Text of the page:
Caponata Siciliana

When I lived in London, I worked a few doors away from Antonio Carluccio’s Covent Garden delicatessen and restaurant. Between that delicatessen and the MAC cosmetics shop, I usually managed to relieve myself of most of my salary by the end of the month with astonishing ease. It is depressing to realise that all you’ve got to show for having edited half a book is four tubes of pink-coloured whale fat, a pot of something sparkly, a small bag of pine nuts and a stomach full of aubergines that somebody else has cooked.

Happy day. I now live in a house which is essentially in the middle of a field, four miles from the nearest shop. I work from home these days, being a freelance, so I’m not tempted to don wellies and hike out to the shops in my lunch hour. This means that I make my own caponata and get to spend more on sparkly things at the weekends.

Caponata is a Sicilian vegetable dish, and it’s brilliantly flexible; you can use it as a side dish, a salad, a kind of saucy base for cooked meat; it is good hot, cold from the fridge or (my favourite) at room temperature. It’s typical of Sicily in its Arab-influenced agrodolce, or sour/sweet flavouring, and is spiked with savoury olives, capers and pine nuts.

This is very similar to the caponata from Carluccio’s (which they used to serve in a gorgeously oily foccacia sandwich with a slice of Fontina cheese). It’s another good recipe for those with a glut of tomatoes – I used a sugo (tomato puree) I’d cooked and bottled last year. Those without their own can buy good sugo at an Italian delicatessen (I recommend Balzano’s in Cambridge for locals) – Sainsbury’s also carry a good, own-brand Italian sugo for a short period every summer. To make your own, just simmer whole tomatoes in a pan with a little butter, salt and sugar (no water) until the skins are bursting, then strain the lot through a sieve.

To make a large bowl of Caponata, sufficient for a side-dish for six, you’ll need:

4 large aubergines (eggplants)
2 large onions
Inner leaves and stalks of a large celery plant
400g Sugo (see above)
1 small handful salted nonpareil capers, rinsed well
1 small handful chopped black olives (stoned)
1 large handful pine nuts
1 large handful basil, plus more to garnish
1 tablespoon caster sugar
60ml sherry vinegar (use white wine vinegar if you can’t get sherry)
Salt, pepper
Olive oil

Chop the aubergines into even dice. Heat a few tablespoons of olive oil in a large, thick-bottomed pan until it starts to give off its fragrance and tip the aubergines in. Fry, keeping everything on the move, until the aubergines are soft and turning brown. Remove them to a bowl.

Dice the onions roughly and fry them in some more oil in the same pan until soft. Add the chopped celery heart and stalks, the pine nuts, capers, olives and sugo, and stir until the celery is tender – about five minutes. (Make sure you don’t add too much sugo; this should be moist, not wet.) Add the cooked aubergines and shredded basil to the pan and cook, stirring gently, for another ten minutes. Add the vinegar and sugar, cook for another five minutes to take the edge off the vinegar, and season with nutmeg, salt and pepper.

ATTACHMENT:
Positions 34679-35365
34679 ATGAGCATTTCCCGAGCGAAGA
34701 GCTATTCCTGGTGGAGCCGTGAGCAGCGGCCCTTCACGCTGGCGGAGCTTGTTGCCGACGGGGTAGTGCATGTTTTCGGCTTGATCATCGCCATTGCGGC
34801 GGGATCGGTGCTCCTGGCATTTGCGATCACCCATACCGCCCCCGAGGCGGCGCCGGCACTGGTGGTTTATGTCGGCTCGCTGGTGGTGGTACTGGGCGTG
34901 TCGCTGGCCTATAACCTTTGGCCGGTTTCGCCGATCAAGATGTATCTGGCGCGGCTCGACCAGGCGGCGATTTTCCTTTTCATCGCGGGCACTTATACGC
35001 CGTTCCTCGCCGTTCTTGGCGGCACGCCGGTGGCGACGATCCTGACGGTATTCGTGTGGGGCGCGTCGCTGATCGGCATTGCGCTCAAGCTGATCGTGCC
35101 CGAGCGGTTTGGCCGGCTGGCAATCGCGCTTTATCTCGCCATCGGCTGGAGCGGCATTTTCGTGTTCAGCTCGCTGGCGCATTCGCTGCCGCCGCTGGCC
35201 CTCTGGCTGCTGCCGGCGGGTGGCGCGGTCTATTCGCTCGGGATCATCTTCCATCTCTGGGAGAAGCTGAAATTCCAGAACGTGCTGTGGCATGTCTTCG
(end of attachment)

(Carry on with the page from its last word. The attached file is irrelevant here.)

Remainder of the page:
Serve immediately or leave to cool. Mine is currently on the kitchen table, cooling for Fontina sandwiches later this evening. My stomach is growling.

Best tomato salad

This tomato salad recipe is the perfect, sunny, flavourful accompaniment to long summer’s evenings in the garden, basking by the barbecue and drinking silly amounts of Pimms. There’s no cooking involved; just some slicing which is easily done with a glass by your side and the sun pouring in through the kitchen window.

If you’re like me, you’ll find yourself with a glut of tomatoes late in the summer. This salad is remarkable in that you can make it again and again, and it doesn’t become boring. It brings out the gorgeous flavour of the sun all those tomatoes have soaked up; the basil, oregano and sweet balsamic vinegar all work together to make your tomatoes platonically tomato-ish.

Use whatever tomatoes come to hand. This salad is really pretty with a couple of yellow tomatoes scattered among the reds, or with large and small-fruiting varieties mixed together. Here, I’ve used small vine tomatoes and some baby plum tomatoes. To serve four as a side dish (or two as a lunch on its own with some crusty bread) you’ll need:

20 small tomatoes (see note above)
1 shallot
1 handful basil leaves
½ handful oregano leaves
1 small clove garlic
1 ½ teaspoons balsamic vinegar
3 tablespoons good olive oil
Salt and pepper

Slice the tomatoes and lay them out on a large serving plate. Slice the shallot into thin rings, chop the garlic as finely as you’re physically capable of, and scatter over. Roll the basil leaves into little tubes and slice them thinly to cut it into thin strips (chiffonade), and throw them over the salad with the whole oregano leaves.

Immediately before serving, drizzle the olive oil and balsamic vinegar over, and season with salt and plenty of pepper. Crusty bread will come in handy to mop up the juices.

Honey, pine nut and pancetta salad

We had some friends round last night, and I served this salad to go with the antipasti I’d lined up as a starter. I was so pleased with it that Mr Weasel and I are having it for supper again today. This is a gorgeous salad recipe. The sweetly nutty walnut oil is beautiful with toasted pine nuts (toast them yourself in a dry frying pan, watching like a hawk, or buy them pre-toasted from Waitrose), and the pancetta is gorgeous with a tiny amount of honey drizzled over.

Use a mixture of leaves, including some rocket, and perhaps some watercress. To serve four, you’ll need:

2 bags salad leaves
12 slices pancetta, dry-fried until crisp
1 small handful toasted pine nuts
4 tablespoons walnut oil
2 teaspoons honey vinegar